“My understanding is that the Zoo was making room for other animals to be brought in this year, so it is not clear why they couldn’t have been separated.”

Zoos around the world have been increasingly criticised for their treatment of animals and the living arrangements that they can provide, which are often inadequate.

“Wellington Zoo is responsible for the animals to live out their natural lives. Killing them should not have been an option,” adds Ms Ashton. “We believe all Zoos in New Zealand need to be phased out, by directing their resources and assets to support animals to the wild.

4 comments:

  1. anon, 24. February 2019, 10:52

    What caused a break down in their social structure? Baboons can live in groups 10 up to 200 and are very social. I bet the loss of part of their family will cause them more anxiety that sorting out the troubled social structure (which is normal) would’ve. Failing re-homing them, couldn’t they briefly isolate them in separate cages (next to each other) first and then regroup them.

     
  2. Anabel, 25. February 2019, 5:39

    I like SAFE’s philosophy. Zoos are archaic. Surely we have outgrown the need to collect and cage wild animals for daily viewing.

     
  3. Sekhmet Bast Ra, 25. February 2019, 13:39

    While we disagree with SAFE’s position on zoos in general, because zoos do valuable captive breeding work and Wellington Zoo counts amongst its assets a veterinary hospital which not only services the zoo animals but also services native wildlife, we certainly support SAFE’s query on Wellington Zoo’s ability when it comes to housing animals. We last visited the zoo around 2012 and there were a lot of baboons, at least 20 of them and we wonder what happened to reduce the population down to four males. Apes are a lot like us humans and if you have a bunch of males confined together with no female companionship, testosterone does tend to kick in in the form of male aggression. Ask any man who’s been to jail and they will agree on that point. I do not see why these guys could not placed in seperate temporary enclosures until a better solution was found, like maybe getting some female baboons in to keep them company. Our view is Wellington Zoo is not being entirely truthful when it comes to the four late baboons.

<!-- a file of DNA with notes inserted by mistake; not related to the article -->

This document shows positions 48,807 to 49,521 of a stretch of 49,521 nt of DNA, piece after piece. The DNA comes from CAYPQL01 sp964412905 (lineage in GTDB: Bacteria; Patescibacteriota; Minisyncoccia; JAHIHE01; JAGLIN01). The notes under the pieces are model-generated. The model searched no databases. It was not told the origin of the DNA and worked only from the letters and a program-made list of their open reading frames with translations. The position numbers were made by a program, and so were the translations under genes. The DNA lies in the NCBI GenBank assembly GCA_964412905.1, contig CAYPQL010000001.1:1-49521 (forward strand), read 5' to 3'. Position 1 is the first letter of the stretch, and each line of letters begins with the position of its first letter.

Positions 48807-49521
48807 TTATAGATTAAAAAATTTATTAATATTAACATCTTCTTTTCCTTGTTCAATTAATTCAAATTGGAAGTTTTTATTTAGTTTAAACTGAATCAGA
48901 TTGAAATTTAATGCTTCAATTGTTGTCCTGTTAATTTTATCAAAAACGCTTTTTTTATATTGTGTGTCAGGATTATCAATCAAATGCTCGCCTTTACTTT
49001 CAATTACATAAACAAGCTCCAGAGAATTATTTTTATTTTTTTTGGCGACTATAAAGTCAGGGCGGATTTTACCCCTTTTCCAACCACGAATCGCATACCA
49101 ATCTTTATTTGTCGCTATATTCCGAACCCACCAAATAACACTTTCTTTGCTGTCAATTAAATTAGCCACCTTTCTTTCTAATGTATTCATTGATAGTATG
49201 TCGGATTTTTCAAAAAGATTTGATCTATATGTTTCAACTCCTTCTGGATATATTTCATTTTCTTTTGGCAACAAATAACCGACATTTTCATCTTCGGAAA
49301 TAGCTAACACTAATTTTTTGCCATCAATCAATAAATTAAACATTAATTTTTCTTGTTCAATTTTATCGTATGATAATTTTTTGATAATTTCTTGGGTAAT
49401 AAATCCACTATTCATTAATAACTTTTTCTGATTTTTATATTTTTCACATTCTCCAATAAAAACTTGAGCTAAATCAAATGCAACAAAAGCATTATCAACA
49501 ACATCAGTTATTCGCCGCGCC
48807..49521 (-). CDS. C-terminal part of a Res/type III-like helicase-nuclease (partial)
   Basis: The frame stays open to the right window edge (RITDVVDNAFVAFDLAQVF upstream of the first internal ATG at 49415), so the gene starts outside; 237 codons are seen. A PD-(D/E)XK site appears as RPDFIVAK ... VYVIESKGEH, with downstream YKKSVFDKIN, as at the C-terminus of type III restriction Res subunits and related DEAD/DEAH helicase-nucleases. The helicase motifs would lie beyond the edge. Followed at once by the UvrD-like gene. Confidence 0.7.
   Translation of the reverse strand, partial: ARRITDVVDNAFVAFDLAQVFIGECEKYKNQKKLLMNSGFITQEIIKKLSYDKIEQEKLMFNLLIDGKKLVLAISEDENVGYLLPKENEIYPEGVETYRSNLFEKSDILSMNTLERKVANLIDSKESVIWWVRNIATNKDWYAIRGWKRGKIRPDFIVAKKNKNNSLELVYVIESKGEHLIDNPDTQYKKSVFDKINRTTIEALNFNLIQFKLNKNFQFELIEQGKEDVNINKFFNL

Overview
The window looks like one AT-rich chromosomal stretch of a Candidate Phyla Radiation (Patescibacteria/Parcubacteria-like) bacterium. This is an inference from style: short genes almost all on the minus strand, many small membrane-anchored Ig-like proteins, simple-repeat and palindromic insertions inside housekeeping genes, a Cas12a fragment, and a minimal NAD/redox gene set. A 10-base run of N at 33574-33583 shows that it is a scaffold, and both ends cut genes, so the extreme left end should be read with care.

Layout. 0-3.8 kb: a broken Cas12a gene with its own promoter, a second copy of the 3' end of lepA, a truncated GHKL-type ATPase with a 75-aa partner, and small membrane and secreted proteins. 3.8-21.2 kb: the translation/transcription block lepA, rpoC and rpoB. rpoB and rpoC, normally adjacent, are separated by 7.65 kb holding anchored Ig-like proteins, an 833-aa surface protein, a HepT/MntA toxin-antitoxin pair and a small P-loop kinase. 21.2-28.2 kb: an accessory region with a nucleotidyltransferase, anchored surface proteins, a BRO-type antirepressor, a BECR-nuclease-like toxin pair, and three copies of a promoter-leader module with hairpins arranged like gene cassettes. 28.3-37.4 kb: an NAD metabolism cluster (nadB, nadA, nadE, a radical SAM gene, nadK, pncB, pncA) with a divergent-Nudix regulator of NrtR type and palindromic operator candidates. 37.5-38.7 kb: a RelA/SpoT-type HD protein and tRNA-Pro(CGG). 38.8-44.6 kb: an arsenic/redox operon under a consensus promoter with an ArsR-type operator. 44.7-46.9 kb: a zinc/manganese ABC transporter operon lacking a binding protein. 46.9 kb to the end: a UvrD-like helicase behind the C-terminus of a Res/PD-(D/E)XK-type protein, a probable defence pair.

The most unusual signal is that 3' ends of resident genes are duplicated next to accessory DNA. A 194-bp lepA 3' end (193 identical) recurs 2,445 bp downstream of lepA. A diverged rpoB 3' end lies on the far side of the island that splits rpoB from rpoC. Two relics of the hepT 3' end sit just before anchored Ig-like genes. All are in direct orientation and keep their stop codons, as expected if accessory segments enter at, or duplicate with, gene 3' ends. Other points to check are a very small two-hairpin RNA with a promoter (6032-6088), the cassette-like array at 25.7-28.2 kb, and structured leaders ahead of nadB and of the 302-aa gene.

There is also the matter of companion Cats killed in and around the zoo covered in this report from 2017. The somewhat ambiguous report states one of the Cats was found in an animal enclosure, yet later states the same Cat was found in a valley near Melrose Cres on the edge of the zoo. Wellington Zoo declined to release the body of the deceased, citing Ministry for Primary Industry regulations, yet when one of our colleagues discussed the matter with MPI staff, they stated there was no good reason why the body could not be released to the grieving family. Feline Rights has documentation covering all of this.

    If one takes a look through reserve land surrounding the zoo, one will note signage which states the zoo is engaged in trapping alleged ‘pests’ in these areas which we assume is part and parcel of WCC’s larger ‘native biodiversity’ incentive. Put two and two together and go figure what really happened to the Cats who died before their time in the Melrose area.

     
  4. anon, 26. February 2019, 7:33

    SBR It’s actually the lack of space and the reduction of it causing social breakdown. There are many adult males in a congress (community). Baboons are fine in the wild as they have space and can retreat.